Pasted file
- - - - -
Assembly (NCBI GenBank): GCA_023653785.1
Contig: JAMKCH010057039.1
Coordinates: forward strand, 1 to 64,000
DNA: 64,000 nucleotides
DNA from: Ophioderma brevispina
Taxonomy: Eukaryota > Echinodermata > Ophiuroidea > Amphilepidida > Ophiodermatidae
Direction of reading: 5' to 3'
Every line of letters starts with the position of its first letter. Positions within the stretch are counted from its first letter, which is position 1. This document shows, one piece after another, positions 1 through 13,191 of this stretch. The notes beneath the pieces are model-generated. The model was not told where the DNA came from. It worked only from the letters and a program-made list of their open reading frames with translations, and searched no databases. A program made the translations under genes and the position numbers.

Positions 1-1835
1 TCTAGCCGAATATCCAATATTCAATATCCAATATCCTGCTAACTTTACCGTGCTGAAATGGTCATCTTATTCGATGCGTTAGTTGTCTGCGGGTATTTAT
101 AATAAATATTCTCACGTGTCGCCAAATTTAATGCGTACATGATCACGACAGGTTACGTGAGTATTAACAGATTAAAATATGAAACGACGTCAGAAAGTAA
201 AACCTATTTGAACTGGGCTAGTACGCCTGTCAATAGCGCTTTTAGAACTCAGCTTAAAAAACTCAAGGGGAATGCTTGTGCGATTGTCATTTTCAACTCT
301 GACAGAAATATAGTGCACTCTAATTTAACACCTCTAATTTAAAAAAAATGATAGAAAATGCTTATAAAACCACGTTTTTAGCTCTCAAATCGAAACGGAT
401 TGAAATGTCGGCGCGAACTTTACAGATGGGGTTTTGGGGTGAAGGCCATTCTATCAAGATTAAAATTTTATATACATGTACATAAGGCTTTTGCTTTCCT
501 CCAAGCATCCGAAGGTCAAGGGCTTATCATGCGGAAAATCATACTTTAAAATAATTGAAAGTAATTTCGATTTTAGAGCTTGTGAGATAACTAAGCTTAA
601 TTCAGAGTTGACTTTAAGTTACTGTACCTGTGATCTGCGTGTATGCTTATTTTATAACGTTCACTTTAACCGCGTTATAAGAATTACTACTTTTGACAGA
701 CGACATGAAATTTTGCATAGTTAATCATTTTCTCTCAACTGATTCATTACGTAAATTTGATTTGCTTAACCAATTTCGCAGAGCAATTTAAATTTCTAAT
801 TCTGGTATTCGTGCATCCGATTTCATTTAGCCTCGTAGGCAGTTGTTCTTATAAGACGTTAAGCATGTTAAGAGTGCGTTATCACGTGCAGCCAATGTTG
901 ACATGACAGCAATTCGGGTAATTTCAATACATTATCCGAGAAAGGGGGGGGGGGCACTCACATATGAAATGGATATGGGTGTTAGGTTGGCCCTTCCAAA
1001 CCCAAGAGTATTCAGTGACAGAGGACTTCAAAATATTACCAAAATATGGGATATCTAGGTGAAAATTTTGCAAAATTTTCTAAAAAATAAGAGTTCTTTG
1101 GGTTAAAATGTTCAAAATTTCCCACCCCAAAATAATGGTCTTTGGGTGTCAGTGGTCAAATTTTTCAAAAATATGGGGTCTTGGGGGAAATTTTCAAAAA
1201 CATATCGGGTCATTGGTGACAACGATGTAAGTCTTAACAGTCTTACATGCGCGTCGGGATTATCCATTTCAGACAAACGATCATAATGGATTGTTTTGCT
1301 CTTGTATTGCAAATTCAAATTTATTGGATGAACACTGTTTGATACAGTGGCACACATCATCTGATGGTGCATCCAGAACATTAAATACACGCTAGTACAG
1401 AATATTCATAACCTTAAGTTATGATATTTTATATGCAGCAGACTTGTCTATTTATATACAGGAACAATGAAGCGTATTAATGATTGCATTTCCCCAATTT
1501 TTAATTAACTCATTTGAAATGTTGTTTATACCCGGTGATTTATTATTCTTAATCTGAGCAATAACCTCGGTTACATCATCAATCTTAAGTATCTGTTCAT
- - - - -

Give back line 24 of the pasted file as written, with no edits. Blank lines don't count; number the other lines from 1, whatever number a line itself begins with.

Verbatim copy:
1401 AATATTCATAACCTTAAGTTATGATATTTTATATGCAGCAGACTTGTCTATTTATATACAGGAACAATGAAGCGTATTAATGATTGCATTTCCCCAATTT